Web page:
5. Shulem, one of the king’s principal waiters, as represented by the characters above his hand. [look in the blue circle above]
  6. Olimlah, a slave belonging to the prince.

Let’s look at what real Egyptologists have to say about Joseph Smith’s translations:

Joseph Smith’s Explanation

Explanation by Egyptologists (quotes are from Robert K. Ritner)

General Comment

Abraham is reasoning upon the principles of Astronomy, in the king’s court.

“Invocation (text at bottom line below the illustration): O gods of thenecropolis, gods of the caverns, gods of the south, north, west, and east grant salvation to the Osiris Hor, the justified, born by Taikhibit.”

 Fig. 1

Abraham sitting upon Pharaoh’s throne, by the politeness of the king, with a crown upon his head, representing the Priesthood, as emblematical of the grand Presidency in Heaven; with the scepter of justice and judgment in his hand.

“Label forOsiris (text to the right of figure 1 of facsimile 3): Recitation by Osiris, Foremost of the Westerners, Lord ofAbydos(?), the great god forever and ever(?).”

 Fig. 2

King Pharaoh, whose name is given in the characters above his head.

“Label forIsis (text to the right of figure 2 of facsimile 3): Isis the great, the god’s mother.”

Fig. 3

Signifies Abraham in Egypt as given also in Figure 10 of Facsimile No. 1.

“Altar, with the offering of the deceased, surrounded withlotusflowers, signifying the offering of the defunct.” –Theodule Deveria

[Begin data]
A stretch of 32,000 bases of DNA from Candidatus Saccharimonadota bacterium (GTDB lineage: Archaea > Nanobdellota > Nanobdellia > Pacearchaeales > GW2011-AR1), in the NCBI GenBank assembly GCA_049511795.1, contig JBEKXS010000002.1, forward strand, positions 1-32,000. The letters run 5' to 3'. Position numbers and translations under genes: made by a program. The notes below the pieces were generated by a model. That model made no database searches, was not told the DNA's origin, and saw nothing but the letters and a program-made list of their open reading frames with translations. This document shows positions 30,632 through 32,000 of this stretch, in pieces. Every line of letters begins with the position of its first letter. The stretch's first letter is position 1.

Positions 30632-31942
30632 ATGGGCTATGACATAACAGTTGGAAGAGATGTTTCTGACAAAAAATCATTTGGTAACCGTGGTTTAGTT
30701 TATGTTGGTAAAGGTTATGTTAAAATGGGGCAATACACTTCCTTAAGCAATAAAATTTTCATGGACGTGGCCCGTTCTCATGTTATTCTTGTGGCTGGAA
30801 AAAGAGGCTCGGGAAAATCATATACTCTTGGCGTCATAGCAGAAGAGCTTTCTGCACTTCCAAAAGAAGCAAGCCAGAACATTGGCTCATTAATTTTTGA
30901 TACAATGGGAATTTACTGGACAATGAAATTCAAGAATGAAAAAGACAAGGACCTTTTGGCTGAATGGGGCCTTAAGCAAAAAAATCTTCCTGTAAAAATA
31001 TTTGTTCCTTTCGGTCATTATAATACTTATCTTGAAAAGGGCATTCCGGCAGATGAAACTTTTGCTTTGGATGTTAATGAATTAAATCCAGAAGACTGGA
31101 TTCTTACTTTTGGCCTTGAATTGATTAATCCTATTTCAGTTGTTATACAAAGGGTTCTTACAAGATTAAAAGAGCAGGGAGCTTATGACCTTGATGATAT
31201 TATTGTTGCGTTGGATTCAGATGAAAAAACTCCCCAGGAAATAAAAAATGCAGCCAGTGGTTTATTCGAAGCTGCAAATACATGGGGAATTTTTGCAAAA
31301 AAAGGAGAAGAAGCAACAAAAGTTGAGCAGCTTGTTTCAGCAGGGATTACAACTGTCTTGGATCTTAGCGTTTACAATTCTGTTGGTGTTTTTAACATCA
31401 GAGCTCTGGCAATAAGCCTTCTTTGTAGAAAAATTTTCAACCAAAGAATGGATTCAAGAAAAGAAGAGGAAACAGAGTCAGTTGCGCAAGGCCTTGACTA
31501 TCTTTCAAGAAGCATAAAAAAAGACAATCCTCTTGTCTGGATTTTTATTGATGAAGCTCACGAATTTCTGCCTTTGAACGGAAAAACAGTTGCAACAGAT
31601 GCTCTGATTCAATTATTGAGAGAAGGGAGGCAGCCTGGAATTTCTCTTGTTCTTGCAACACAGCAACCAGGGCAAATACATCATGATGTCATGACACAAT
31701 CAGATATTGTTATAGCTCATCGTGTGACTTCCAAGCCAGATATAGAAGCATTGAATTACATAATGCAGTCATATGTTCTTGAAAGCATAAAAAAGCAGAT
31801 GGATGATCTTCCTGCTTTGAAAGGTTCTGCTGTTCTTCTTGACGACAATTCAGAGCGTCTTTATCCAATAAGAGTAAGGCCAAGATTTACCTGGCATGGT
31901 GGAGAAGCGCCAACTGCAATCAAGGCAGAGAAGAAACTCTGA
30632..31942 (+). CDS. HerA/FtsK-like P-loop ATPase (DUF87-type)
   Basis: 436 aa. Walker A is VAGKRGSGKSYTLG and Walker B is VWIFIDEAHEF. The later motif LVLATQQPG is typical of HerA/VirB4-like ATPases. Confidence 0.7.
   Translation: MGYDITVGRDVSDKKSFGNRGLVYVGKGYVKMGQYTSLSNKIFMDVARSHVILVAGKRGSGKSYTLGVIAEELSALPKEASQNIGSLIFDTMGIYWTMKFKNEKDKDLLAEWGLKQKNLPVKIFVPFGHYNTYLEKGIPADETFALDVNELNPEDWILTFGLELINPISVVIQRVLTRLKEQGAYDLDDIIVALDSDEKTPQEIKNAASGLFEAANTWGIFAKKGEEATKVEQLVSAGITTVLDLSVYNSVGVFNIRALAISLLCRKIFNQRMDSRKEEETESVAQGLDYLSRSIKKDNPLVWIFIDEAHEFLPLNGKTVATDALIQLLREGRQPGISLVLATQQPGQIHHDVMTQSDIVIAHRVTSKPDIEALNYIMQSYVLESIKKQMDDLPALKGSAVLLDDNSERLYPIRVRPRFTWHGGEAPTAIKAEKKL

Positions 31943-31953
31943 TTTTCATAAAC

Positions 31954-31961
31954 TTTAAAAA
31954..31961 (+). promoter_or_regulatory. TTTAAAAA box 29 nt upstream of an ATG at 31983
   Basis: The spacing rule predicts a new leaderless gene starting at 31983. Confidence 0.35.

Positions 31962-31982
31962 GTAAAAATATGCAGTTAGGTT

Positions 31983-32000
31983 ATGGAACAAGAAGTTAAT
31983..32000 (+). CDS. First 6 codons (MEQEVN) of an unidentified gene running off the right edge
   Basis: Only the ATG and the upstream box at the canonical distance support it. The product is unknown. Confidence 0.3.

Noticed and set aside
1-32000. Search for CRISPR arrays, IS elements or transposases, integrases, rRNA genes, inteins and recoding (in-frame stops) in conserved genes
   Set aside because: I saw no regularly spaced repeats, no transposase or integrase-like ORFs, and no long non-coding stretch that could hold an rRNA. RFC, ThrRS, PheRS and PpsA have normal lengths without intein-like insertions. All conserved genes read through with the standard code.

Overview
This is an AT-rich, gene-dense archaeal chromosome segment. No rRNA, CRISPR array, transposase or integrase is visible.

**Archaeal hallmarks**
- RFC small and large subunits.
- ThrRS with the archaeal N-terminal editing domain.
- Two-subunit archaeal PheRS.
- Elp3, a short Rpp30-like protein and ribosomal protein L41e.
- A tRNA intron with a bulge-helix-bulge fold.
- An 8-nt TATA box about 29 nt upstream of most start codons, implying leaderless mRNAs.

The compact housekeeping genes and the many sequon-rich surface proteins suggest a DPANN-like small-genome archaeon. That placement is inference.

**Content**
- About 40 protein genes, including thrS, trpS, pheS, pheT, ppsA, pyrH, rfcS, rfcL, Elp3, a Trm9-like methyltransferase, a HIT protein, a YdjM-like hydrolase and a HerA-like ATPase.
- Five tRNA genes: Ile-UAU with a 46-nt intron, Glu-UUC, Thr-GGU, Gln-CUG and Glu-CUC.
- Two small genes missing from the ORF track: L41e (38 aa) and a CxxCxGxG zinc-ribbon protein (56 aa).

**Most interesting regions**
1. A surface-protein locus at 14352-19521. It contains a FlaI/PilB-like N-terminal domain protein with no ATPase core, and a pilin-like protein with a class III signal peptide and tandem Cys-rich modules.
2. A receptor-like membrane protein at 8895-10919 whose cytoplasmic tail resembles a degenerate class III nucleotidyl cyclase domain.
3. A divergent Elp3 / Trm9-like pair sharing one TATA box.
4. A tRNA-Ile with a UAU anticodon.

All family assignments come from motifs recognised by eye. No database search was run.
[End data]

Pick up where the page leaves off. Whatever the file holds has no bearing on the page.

Fig. 4

Prince of Pharaoh, King of Egypt, as written above the hand.

“Label forMaat (text to the left of figure 4 of facsimile 3): Maat, mistress of the gods.”

Fig. 5

Shulem, one of the king’s principal waiters, as represented by the characters above his hand.

“Label for Hor the deceased (text in front of figure 5 of facsimile 3): The Osiris Hor, justified forever.”

Fig. 6

Olimlah, a slave belonging to the prince.

“Label forAnubis (text in front of figure 6 of facsimile 3): Recitation by Anubis, who makes protection(?), foremost of the embalming booth,…”

As you can see, he didn’t get any of the translations right. He thought Isis (a woman) was King Pharoah, Maat (another woman) was the Prince of Pharaoh, and Anubis was a slave. Let’s focus on Anubis, since it was previously established that he should have a jackal head.

Keep in mind that we definitely know that this should be Anubis since it says it right above his head “Label for Anubis”. Why it doesn’t exactly look like Anubis we can only speculate since we don’t have the original.

In Joseph Smith’s day, as you know, they didn’t have copying machines. What we have for Facsimile 3 is a trace of what the actual papyrus had. Judging the problems with sections being missing or hard to read for Facsimile 1 and 2, we can speculate that the source for Facsimile 3 was similarly difficult to make out. Besides the fact that they are both black, the most interesting clue we can draw from this poor representation of Anubis is the spike on the his head in Joseph Smith’s attempt to draw him. This is most likely a remnant of Anubis’ pointy ears.

Questions:

  1. If Joseph Smith was a prophet, why wasn’t he able to accurately translate the hieroglyphics?
  2. If he was being inspired to fill in the missing sections, why didn’t he accurately portray Anubis?

Hypothesis: Joseph couldn’t read hieroglyphics at all, and had no idea what he was looking at.

Likely Conclusions

Joseph Smith saw the source for Facsimile 1. Anubis’ head and hands were torn away, so no one could tell if he was holding anything. Joseph remembered reading in the Bible that Abraham was almost sacrificed, so he speculated that this was a drawing of a priest trying to sacrifice Abraham. He filled in the missing sections putting a human head on Anubis and a knife in his hand.